WASHINGTON/SEOUL, Dec. 11 (Yonhap) -- Responding to reports that a U.S. citizen is being held in North Korea, the U.S. government on Tuesday emphasized the importance of protecting its people.
"We're obviously aware of these reports that a U.S. citizen has been detained in North Korea," said Victoria Nuland, spokeswoman for the State Department, at a press briefing. "We obviously have no higher priority than the welfare of our citizens."
She would neither confirm nor deny the reports, citing "privacy considerations."
Nuland, however, talked about the role of the Swedish Embassy in North Korea in case of any incident associated with the safety of a U.S. national in the reclusive communist nation. The U.S. has no diplomatic ties with North Korea.
"The Embassy of Sweden acts as our protecting power for issues involving U.S. citizens in North Korea," Nuland said in comments that some reporters construed as virtually affirming the reports.
Earlier, a South Korean newspaper reported Kenneth Bae, a Korean-American tour operator, had been arrested by security authorities in North Korea in early November.
Bae, 44, entered the northeastern port city of Rajin on Nov. 3 along with five other tourists for a five-day trip, according to the Kookmin Ilbo.
Bae was detained by North Korean authorities and has been questioned after a computer hard disk was found among the tourists, it quoted an unidentified source as saying.
The source told the paper that the hard disk might have contained sensitive information about North Korea.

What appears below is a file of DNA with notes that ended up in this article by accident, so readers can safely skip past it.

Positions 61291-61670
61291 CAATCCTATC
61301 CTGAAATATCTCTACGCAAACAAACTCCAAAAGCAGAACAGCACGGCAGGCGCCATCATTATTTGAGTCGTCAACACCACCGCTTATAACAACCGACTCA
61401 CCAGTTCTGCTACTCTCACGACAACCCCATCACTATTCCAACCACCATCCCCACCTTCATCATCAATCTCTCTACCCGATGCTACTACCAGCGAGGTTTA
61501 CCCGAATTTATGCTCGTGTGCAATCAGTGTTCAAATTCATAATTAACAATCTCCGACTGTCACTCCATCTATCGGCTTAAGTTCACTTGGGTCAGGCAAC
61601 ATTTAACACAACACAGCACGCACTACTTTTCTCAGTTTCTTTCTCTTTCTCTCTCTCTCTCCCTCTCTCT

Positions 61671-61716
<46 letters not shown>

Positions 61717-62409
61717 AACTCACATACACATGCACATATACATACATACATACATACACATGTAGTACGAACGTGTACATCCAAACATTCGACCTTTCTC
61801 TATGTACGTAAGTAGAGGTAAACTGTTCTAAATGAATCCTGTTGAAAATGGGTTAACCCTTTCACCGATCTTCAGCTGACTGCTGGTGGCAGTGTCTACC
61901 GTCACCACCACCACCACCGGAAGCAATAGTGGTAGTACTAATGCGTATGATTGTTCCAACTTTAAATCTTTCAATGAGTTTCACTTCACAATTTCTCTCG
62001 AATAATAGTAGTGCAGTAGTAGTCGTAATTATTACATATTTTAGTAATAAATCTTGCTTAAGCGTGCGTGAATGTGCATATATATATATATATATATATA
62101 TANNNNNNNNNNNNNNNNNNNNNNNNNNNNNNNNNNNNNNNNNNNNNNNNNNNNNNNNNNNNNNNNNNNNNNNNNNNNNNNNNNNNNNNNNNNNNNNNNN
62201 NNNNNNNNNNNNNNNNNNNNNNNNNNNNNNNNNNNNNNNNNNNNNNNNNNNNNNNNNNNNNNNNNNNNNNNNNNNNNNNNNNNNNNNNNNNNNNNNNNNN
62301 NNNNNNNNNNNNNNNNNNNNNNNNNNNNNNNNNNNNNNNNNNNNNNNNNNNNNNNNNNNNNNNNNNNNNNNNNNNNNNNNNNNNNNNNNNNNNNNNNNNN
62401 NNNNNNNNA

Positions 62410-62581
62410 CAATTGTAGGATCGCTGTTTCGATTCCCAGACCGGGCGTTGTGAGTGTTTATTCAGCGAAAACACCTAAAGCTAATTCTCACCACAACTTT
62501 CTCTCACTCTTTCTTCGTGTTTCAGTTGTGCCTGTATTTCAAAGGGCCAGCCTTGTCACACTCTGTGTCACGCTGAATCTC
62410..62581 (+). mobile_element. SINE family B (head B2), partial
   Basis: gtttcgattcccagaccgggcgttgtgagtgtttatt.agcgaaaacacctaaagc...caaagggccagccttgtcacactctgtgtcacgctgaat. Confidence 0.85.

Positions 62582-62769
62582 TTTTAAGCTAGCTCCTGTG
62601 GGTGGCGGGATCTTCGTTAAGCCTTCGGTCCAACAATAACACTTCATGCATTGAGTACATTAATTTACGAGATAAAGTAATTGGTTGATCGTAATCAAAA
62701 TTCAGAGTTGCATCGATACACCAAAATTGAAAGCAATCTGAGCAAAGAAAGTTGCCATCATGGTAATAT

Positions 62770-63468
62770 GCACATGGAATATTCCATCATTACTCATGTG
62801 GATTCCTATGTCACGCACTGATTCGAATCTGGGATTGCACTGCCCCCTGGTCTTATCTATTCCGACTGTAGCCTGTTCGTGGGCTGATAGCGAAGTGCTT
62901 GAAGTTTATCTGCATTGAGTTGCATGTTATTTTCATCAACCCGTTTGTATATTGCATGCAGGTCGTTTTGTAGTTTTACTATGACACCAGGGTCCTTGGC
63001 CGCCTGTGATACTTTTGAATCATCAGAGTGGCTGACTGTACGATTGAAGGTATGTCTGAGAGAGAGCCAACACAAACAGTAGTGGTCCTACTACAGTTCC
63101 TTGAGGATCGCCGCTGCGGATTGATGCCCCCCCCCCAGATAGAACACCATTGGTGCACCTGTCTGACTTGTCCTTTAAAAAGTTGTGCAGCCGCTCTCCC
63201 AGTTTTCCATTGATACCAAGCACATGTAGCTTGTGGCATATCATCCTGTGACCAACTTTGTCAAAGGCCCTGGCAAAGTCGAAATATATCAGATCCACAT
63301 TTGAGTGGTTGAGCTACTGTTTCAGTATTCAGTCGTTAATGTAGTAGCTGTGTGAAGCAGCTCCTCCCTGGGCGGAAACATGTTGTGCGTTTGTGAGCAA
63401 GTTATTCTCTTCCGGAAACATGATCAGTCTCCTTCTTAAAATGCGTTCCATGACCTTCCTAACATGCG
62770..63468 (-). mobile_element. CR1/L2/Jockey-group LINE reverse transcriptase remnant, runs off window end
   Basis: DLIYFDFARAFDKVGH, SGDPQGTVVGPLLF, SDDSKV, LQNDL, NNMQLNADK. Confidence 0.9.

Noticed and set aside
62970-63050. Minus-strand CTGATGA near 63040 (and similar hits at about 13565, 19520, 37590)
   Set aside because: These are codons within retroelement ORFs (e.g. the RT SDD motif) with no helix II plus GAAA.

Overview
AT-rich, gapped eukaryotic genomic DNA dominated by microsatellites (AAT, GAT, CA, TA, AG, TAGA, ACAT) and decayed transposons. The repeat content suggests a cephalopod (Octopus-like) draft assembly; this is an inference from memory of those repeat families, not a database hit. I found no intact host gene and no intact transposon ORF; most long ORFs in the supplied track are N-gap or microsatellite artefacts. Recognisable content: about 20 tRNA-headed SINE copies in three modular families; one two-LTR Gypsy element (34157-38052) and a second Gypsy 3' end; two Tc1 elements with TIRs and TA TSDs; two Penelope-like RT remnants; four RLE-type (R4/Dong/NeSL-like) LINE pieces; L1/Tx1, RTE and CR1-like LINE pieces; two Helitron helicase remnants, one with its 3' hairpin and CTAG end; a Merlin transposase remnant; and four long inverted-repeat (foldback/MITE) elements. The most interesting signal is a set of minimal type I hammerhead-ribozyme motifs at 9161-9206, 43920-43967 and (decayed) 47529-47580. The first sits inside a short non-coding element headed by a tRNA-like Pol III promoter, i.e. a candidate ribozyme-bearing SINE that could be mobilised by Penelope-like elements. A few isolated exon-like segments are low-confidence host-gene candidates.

After his detention, Bae was transferred to Pyongyang for further investigation, the newspaper said.
The United States, through its embassy in Beijing, has been negotiating with North Korea for Bae's release, it added.
Some other South Korean news outlets carried similar reports later.
In recent years, several U.S. citizens have been detained in North Korea, but all of them were released thanks mainly to diplomatic efforts through the Swedish Embassy.
Last year, Eddie Yong Su Jun, a Korean-American missionary, was released after facing indictment on charges of committing an unspecified crime against the regime.
In 2010, North Korea set free Robert Park, a Korean-American Christian activist who crossed into the country on Christmas Day 2009 to draw international attention to the North's poor human rights record.
In 2009, former U.S. President Bill Clinton flew to Pyongyang to win the release of two American journalists caught during a reporting tour covering North Korean defectors.
Bae's detention, if true, comes amid tensions over Pyongyang's planned long-range rocket launch.
It raises concern that Pyongyang may try to use the case as a trump card in post-launch dealings with the U.S.
North Korea claims that the three-stage rocket will put a scientific satellite into orbit, but the U.S. and other regional players believe that it is a disguised test of long-range missile technology, banned by the United Nations.
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